I have been reading a few articles on Lisp (such as this one and Paul Graham’s articles), and I starting to go through Practical Common Lisp. So I will go through that and check out Clojure a bit more.

We had a meeting for the Chicago Java Users Group on the 16th. Michael Segel gave an intro to Hadoop. He is the co-founder of the Chicago Hadoop Users Group. Contact them to find out more about Hadoop. A lot of companies in Chicago are using it.

I attended a meeting for Chicago Android. I stayed for an hour, but they could not hook up one of the big screen tvs to the host’s laptop. I am starting to get serious about Android.  It has taken me a while to think of an app to make, but I am starting to get a few ideas. There seems to be a big push to make Chicago a big center for mobile and Android development.

I also attended a seminar put on by Morgan Stanley about private equity. The speaker was one of the founders of Hyde Park Angels. The venture capital/startup community in Chicago seems pretty big. He gave some interesting statistics about the amount of money invested in companies throughout the state of Illinois (with Chicago being about half):

  • 2008: $467 million
  • 2009: $184 million
  • 2010 (January 1-June 30): $432 million

So it looks like the economy is looking up. There is another indicator: The floor I am on at work is filling up.

 Image from Wikimedia, assumed allowed under Fair Use. Image from Bibliotheque Nationale, MS It. 81, around 1310.

Chicago Groovy Users Group

Last night I attended the Chicago Groovy Users Group meeting. The speaker was David Klein, author of Grails: A Quick-Start Guide. He talked about using REST web services in Grails. He said that people are moving away from using SOAP and that REST is the most common way people do web services. He also said many people are doing things that are REST-like. He said the guy who formulated REST gets upset when people call something REST when it is not. So I will start looking at REST.

He also said that Chicago is one of the big Groovy/Grails/Griffon cities in the USA. The Groovy/Grails developers work for SpringSource, the company behind the Spring Framework. So I will take a closer look at Groovy as well.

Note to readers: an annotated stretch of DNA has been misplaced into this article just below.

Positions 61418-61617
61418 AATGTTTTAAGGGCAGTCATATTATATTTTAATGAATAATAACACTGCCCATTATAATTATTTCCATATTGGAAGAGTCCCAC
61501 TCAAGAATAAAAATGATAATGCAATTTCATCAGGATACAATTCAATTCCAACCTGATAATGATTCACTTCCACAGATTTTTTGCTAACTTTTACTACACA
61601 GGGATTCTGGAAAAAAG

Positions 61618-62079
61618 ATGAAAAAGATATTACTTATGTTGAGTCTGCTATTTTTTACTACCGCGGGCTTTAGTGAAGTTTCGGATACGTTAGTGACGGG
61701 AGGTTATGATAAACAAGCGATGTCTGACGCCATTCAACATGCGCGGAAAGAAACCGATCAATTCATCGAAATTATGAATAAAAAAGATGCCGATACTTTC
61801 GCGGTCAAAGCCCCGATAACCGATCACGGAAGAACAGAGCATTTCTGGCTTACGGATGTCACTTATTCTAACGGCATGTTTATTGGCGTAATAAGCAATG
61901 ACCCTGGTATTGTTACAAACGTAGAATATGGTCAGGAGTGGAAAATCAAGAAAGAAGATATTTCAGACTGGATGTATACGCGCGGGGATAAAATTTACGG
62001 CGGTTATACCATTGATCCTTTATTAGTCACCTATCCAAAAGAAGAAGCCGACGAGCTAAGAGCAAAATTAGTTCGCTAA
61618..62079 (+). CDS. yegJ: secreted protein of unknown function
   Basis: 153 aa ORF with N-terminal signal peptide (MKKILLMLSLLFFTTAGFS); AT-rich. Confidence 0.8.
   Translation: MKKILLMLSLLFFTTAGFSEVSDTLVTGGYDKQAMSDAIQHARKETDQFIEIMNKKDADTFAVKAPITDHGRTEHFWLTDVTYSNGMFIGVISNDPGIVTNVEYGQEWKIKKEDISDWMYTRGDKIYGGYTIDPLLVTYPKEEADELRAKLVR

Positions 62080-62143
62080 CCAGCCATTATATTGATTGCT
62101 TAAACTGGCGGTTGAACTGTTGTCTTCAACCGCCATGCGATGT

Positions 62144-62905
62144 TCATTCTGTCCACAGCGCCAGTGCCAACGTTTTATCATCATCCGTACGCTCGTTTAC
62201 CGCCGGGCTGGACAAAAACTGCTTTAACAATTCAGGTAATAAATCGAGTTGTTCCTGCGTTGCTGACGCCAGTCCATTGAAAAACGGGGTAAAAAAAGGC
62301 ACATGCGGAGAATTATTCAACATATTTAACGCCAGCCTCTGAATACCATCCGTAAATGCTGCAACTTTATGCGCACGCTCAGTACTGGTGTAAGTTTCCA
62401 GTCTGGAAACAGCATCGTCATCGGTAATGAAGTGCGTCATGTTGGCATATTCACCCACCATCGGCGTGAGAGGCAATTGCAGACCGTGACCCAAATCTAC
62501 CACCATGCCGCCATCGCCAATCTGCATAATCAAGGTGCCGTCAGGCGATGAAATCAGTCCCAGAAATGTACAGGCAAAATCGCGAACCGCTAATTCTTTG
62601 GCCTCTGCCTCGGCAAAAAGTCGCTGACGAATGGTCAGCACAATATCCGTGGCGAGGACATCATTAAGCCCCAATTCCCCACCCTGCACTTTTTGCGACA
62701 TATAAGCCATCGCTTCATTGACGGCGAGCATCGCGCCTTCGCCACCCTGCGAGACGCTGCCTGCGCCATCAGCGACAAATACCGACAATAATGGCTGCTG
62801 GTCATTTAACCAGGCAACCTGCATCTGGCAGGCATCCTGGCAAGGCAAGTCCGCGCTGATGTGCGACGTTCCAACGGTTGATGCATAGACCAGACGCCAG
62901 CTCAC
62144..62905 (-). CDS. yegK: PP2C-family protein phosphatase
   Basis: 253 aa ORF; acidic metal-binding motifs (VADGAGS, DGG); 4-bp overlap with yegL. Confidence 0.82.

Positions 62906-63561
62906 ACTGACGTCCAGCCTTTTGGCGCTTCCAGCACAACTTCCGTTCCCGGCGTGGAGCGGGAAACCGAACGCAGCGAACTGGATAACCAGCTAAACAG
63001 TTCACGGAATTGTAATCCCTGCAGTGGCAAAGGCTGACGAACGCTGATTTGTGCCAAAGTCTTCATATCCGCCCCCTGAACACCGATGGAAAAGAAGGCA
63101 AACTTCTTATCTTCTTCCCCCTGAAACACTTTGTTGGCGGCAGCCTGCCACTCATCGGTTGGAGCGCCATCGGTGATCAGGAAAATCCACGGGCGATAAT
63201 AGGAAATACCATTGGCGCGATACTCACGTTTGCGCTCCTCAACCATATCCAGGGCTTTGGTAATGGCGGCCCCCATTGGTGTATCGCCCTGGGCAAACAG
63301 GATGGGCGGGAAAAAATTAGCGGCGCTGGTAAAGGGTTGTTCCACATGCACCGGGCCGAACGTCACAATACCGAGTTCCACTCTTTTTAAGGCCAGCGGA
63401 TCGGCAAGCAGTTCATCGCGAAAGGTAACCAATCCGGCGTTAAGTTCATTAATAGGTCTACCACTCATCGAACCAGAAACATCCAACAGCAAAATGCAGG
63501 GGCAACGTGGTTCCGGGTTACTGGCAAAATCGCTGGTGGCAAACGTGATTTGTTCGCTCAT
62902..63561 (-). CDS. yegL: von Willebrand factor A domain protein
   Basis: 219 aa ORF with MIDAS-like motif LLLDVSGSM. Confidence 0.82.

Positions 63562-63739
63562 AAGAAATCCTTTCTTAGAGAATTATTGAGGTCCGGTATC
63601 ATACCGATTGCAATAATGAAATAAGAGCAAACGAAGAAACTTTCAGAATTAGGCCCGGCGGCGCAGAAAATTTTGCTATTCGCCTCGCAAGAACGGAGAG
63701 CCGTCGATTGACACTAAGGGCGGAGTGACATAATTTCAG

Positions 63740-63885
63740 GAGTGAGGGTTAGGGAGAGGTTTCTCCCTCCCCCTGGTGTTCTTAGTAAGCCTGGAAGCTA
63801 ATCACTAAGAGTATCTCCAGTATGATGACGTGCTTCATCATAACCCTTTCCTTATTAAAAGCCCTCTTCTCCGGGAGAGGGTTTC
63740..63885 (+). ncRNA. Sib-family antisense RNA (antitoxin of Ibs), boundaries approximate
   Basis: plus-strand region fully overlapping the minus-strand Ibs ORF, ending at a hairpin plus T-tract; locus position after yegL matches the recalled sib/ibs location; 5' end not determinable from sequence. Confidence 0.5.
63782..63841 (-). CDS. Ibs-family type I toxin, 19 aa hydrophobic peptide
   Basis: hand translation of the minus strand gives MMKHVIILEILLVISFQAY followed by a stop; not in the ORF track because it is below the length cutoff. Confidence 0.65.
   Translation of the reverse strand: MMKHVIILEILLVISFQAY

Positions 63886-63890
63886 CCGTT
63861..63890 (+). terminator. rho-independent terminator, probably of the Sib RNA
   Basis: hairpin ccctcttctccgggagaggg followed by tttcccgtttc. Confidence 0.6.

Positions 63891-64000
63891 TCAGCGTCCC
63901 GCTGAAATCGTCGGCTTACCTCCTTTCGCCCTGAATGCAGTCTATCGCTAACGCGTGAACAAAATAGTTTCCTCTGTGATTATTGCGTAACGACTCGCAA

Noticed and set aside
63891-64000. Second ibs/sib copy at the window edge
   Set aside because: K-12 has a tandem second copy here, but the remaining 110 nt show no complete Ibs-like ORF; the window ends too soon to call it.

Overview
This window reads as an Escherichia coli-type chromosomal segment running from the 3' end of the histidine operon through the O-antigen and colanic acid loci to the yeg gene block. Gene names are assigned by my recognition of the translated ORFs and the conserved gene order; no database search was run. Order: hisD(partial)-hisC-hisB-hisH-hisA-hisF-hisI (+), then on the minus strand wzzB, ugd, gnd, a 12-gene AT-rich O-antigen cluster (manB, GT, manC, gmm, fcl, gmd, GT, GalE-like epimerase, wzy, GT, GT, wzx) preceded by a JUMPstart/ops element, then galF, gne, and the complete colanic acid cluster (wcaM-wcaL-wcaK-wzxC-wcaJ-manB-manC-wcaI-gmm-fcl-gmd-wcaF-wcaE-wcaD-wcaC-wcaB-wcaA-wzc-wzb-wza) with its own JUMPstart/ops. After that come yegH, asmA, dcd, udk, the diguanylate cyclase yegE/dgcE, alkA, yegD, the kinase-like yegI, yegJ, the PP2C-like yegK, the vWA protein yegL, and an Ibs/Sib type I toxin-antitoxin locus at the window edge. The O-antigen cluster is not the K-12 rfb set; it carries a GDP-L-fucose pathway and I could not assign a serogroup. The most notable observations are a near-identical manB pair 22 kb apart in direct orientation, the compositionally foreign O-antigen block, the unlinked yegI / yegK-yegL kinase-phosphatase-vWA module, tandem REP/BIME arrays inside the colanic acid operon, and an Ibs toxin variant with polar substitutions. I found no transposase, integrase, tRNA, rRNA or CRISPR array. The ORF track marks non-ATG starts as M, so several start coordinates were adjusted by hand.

He also announced that the next SpringOne conference will be in Chicago in October. It was a pretty good meeting overall.

 Image from Wikimedia, assumed allowed under Fair Use. Image from the Roman Vergil, a 5th century manuscript of poems by Virgil.

2010-04-26 Update

We had a Chicago Java Users Group meeting on April 20th. Our speaker was Damodar Chetty, a consultant from Minneapolis. He talked about Tomcat configuration. There was a bit of a problem: We did not have a projector. Every room we have reserved at Loyola has had a projector, so I assumed we would have one this time. There was a very large projector screen, which was ironic. I put in a request for a projector, but it did not go through properly. Damodar did pretty well under the circumstances. If you need a speaker for your JUG, contact him at his site.

I posted to the JUG Leaders list for advice on how to handle this in the future. Someone said one thing to do is get the speaker’s notes ahead of time and be ready to print out copies or copy the file from a thumb drive. Another one of those brilliant and practical ideas that never occurs to you when you really need it.

I am still looking for a job. I talked with a recruiter a couple of weeks ago who gave me some good advice on my resume. I am reworking it, and I think it is a lot better. I am also getting more focused. I started learning Ruby, and I will continue with it, but I may pull back on that a bit. I will re-focus on Java and JVM languages and technologies: Java, Scala, and Android. There was an Android workshop put on by Chicago Android. I learned a lot, and I will get more into Android. Recently I got a free Droid phone. I will go to Verizon and see what it would cost to use a plan for Droid.

 Image from Wikimedia, assumed allowed under Fair Use. Image from the Roman Vergil, a 5th century manuscript of poems by Virgil.